soluble form of CD4 (T4) protein inhibits AIDS virus infection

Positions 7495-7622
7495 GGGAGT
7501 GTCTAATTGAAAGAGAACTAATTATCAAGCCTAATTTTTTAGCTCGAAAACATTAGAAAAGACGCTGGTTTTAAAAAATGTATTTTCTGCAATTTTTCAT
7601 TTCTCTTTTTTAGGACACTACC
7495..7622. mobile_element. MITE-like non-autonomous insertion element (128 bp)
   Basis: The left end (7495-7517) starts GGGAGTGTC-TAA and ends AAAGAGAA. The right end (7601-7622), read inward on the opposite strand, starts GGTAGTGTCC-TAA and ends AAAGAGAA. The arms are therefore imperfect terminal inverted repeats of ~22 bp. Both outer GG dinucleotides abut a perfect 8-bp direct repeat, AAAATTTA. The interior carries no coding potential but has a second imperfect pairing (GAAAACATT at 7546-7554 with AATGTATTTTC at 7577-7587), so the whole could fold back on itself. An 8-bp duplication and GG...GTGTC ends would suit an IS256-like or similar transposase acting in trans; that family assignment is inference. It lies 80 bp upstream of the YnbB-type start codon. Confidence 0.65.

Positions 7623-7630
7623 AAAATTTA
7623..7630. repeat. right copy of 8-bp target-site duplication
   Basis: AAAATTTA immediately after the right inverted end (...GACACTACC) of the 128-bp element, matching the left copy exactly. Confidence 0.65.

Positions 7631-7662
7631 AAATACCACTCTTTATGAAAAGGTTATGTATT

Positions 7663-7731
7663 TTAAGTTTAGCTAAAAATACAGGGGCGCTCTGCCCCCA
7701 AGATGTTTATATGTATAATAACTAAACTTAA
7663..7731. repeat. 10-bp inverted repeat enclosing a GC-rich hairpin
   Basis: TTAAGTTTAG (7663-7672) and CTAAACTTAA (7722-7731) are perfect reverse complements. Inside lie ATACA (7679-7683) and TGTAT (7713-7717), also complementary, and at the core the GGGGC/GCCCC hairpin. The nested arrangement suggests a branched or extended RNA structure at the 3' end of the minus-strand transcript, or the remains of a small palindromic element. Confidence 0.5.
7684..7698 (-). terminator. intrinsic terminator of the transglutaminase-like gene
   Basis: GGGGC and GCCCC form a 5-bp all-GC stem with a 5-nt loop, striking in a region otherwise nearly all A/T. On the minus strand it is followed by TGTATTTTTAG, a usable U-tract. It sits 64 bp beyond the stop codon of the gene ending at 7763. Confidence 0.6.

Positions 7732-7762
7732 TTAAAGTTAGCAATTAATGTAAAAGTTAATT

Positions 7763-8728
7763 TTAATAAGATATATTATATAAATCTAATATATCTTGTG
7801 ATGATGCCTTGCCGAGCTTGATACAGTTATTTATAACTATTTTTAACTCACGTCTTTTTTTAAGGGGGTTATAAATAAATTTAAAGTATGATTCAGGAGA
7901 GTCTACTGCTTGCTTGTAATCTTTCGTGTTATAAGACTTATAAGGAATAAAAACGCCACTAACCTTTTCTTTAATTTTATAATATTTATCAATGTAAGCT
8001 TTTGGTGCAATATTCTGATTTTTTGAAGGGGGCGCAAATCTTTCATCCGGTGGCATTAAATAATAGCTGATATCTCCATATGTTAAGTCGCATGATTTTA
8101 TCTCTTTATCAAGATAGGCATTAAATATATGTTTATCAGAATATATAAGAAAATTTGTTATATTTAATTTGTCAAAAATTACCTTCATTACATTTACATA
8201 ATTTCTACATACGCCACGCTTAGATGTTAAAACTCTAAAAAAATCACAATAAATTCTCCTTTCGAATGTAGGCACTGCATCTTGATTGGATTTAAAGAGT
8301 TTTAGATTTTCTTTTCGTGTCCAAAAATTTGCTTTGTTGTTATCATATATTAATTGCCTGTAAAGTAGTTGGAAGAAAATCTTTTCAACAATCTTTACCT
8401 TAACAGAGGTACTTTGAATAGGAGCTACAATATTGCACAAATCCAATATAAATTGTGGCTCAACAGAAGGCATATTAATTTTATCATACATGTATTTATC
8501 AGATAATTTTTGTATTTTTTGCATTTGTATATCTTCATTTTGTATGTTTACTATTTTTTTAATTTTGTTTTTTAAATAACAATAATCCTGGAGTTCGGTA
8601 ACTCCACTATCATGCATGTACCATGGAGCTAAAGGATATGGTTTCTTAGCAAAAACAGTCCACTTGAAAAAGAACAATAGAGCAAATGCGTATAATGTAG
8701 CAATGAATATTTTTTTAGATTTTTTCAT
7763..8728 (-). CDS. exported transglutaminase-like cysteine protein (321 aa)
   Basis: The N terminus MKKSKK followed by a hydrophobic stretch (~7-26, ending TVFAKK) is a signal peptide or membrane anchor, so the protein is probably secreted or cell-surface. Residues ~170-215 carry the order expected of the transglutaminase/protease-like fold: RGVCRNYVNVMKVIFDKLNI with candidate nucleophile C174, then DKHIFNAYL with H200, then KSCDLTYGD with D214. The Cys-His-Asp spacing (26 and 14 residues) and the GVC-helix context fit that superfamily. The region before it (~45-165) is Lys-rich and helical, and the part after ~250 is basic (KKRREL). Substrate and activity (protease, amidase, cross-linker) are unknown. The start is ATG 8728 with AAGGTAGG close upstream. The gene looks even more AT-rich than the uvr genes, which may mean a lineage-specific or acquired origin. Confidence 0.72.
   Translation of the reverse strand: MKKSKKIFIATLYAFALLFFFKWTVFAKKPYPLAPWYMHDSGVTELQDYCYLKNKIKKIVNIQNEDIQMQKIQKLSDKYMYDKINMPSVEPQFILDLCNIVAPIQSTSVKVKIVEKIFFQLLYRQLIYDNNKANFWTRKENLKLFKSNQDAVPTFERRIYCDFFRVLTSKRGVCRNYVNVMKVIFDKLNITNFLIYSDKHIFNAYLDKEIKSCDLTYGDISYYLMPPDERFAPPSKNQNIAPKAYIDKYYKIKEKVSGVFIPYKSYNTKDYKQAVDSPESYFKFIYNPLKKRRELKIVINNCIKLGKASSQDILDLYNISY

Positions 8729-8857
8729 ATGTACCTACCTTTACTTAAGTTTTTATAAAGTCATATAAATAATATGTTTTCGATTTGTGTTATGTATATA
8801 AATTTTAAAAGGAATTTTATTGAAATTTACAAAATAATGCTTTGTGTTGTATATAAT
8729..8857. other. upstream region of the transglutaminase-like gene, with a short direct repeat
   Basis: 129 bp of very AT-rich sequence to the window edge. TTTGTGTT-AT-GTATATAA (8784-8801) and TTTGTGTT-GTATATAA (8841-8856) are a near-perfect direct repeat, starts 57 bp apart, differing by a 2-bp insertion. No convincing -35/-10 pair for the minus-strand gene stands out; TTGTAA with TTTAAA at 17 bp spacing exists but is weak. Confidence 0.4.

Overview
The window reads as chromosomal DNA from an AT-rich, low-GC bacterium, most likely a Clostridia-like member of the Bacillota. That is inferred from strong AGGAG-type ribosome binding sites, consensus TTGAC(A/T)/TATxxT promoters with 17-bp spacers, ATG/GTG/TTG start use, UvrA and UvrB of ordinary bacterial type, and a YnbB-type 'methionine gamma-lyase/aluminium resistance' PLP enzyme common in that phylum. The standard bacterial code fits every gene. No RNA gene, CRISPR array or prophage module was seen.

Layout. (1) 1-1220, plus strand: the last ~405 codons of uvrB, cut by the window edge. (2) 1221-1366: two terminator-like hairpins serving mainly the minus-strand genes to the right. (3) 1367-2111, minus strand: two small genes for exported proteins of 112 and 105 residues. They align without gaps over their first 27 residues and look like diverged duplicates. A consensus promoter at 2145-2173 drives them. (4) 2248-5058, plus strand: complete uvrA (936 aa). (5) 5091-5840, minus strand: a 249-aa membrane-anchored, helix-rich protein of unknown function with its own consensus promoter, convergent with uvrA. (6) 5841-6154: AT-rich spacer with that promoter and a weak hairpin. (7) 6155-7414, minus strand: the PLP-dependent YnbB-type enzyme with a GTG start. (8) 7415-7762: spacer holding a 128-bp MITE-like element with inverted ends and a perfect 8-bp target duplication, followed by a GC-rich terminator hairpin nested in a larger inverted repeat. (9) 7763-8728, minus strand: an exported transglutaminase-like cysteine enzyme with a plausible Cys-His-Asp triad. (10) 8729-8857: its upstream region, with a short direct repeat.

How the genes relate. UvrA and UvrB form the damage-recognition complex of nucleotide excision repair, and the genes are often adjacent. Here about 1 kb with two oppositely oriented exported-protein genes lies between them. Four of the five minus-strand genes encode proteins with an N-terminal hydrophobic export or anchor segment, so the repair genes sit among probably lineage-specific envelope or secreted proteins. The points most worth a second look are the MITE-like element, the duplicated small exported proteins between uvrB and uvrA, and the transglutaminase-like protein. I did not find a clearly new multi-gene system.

CD4 (T4) is a glycoprotein of relative molecular mass 55,000 (Mr 55K) on the surface of T lymphocytes which is thought to interact with class II MHC (major histocompatibility complex) molecules, mediating efficient association of helper T cells with antigenbearing targets1–3. The CD4 protein is also the receptor for HIV, a T-lymphotropic RNA virus responsible for the human acquired immune deficiency syndrome (AIDS) (refs 4–7). To define the mechanisms of interaction of CD4 with the surface of antigen-presenting cells and with HIV, we have isolated the CD4 gene and expressed this gene in several different cellular environments7,8. Here we describe an efficient expression system in which a recombinant, soluble form of CD4 (sCD4) is secreted into tissue culture supernatants. This scD4 retains the structural and biological properties of CD4 on the cell surface, binds to the envelope glycoprotein (gpllO) of HIV and inhibits the binding of virus to CD4+ lymphocytes, resulting in a striking inhibition of virus infectivity.

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